The iPad in the ESL/EFL Classroom (By Kevin Cozma)

Are you an EFL/ESL teacher?  Have an iPad?  Want an iPad?  Have 10 minutes to kill?  Read on.

playing with the iPad

The iPad can be a great tool both in and out of class.  I use the iPad or an iPhone in class at least a few times a week, and often I use it more.  I usually teach groups of no more than 8 students at a time, and the iPad suits this type of class very well.  In larger classes, it isn’t quite as useful, but there are ways to work around this which I will get to later.  I also use it to help prepare for classes and work on various teaching-related projects.  In fact, I am using it to write this blog post.  Speaking of which, thanks a million Barbara for letting me be part of this great blog.

So why the iPad?  Well, it is just the right size, being smaller than a laptop, yet larger than a smartphone.  Also, I think there are more software options than current Android tablets have.  Who know what the future holds, but for now, I am sticking with my iPad.  The interface is simple to understand, and using it is a fun and unique experience for the students.

Classroom Uses

Well, the way I use my iPad most in class is to show videos.  It works great with a group of 8 or less students.  For bigger groups than this, you can connect it to a TV using an accessory cable. You can use videos you have purchased from iTunes, videos you have made and put into the iTunes library, and videos from YouTube.  If you have a YouTube account, you can access it through the iPad, too.  This way, you can view all of your YouTube playlists that you made on other devices.  The iPhone also hooks up to your TV easily using an AV cable.  Unfortunately though, you can ONLY watch videos using this cable, no apps.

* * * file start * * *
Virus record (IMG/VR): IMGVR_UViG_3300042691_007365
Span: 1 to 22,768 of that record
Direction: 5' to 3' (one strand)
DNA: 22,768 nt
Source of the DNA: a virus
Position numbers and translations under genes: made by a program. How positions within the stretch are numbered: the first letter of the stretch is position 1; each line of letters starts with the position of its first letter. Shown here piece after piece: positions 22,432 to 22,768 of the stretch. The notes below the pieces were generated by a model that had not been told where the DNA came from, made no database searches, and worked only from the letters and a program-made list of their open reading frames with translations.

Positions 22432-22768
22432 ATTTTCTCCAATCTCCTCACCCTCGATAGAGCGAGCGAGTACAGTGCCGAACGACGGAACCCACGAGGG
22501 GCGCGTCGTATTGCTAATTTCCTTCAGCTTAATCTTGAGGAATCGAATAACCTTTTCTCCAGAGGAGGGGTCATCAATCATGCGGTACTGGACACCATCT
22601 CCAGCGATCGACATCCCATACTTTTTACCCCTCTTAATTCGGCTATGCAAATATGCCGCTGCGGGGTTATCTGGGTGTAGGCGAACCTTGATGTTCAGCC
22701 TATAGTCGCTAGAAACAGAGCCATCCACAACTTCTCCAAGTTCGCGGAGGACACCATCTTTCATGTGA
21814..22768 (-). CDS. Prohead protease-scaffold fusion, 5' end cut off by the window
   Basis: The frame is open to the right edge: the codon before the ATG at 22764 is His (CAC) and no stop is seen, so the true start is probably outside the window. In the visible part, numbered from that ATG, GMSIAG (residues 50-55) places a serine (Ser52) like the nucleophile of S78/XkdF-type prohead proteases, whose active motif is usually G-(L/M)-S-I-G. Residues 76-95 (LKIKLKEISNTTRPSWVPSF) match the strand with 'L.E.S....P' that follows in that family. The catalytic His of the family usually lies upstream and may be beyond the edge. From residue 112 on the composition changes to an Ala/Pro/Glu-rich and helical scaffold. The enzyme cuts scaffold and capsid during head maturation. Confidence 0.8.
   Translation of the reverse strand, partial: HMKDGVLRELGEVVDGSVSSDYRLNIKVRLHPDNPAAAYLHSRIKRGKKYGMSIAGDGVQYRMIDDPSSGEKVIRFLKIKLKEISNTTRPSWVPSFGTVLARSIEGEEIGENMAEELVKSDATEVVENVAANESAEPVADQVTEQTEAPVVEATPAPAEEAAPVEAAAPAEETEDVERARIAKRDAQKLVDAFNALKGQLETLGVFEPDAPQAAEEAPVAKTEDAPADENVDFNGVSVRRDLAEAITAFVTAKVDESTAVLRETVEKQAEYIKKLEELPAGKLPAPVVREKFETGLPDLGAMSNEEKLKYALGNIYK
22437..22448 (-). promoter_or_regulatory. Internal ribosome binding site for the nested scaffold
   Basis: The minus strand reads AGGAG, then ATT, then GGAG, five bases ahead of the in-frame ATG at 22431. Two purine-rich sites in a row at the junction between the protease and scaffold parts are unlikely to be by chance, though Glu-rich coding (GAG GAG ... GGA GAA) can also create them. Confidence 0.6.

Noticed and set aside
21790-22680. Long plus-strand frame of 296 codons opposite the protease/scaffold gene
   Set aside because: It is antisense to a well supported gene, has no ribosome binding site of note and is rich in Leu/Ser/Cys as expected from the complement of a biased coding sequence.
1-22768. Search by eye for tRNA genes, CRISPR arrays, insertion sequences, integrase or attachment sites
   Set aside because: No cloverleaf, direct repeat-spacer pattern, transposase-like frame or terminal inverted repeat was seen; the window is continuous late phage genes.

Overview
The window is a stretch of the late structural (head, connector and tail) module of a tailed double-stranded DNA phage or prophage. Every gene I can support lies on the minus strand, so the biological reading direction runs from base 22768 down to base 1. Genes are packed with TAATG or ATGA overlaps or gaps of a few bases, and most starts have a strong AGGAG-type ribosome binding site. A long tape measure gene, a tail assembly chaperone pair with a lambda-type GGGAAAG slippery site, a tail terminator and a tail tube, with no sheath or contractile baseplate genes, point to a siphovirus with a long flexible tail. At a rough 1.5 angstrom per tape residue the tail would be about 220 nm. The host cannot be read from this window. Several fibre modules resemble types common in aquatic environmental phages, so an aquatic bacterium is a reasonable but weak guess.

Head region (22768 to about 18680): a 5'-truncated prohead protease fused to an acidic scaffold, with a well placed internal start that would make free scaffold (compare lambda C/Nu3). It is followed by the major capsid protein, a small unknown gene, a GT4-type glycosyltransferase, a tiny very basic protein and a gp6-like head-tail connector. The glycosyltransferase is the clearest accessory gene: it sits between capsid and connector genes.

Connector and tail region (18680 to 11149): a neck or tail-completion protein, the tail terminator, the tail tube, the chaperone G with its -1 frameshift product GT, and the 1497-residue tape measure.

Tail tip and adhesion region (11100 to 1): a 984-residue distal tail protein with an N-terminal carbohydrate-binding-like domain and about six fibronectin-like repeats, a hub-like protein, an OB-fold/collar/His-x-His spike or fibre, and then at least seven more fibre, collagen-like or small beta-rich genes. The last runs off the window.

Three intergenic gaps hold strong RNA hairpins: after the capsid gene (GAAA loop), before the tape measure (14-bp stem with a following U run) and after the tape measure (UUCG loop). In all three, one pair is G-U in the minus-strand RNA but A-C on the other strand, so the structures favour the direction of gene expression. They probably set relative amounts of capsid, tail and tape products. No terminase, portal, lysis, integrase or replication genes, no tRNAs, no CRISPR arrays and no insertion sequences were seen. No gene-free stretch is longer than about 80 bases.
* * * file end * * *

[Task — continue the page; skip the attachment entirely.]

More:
Figure 1 This cable allows you to easily connect your iPad or iPod to a TV.

Photos are also great on the iPad.  For photos, I don’t usually hook it up to the TV.  The iPad is a great size for using pictures in class, and if need be, you could always use the pinch and zoom techniques to change the size.  There are tons of ways to use pictures in class, and the iPad is a great way to show them.

 photos on the iPad


I play a lot of games in class, and I love this party game timer app.  You can use the same app on your iPhone.  It has some great options like minimum and maximum times (so that the time changes every round), looping, show countdown, and lots of buzzer and tick sounds.  Yes, this works great on the iPhone, too.

One of the best uses of an iPad is as an electronic dictionary.  I teach in Japan and use an English/Japanese, Japanese/English dictionary called Wisdom.  It is very easy to use.  It has a history function, so you can look up words before class, and have them ready to show students during class, without wasting class time looking for them.  It is a great size for showing to students in a small class.  The pinch and zoom function works great with it.  If you are teaching a large class and the students can’t see the screen, you can ask a student to write the words on the board, or just say them.  There are also many English-English dictionaries out there to choose from, including the free Merriam-Webster English dictionary.  I use the unabridged version.

iPad as dictionary

Dictionaries offer lots of information, but nothing compared to the web.  A 3G or wifi connected iPad is great for showing stuff off from the web in class.  Your 70 year old student doesn’t know who Lady Gaga is?  Show her a video or a picture and then discuss it.  I also use the iPad to show or explain some things from my website, or blog.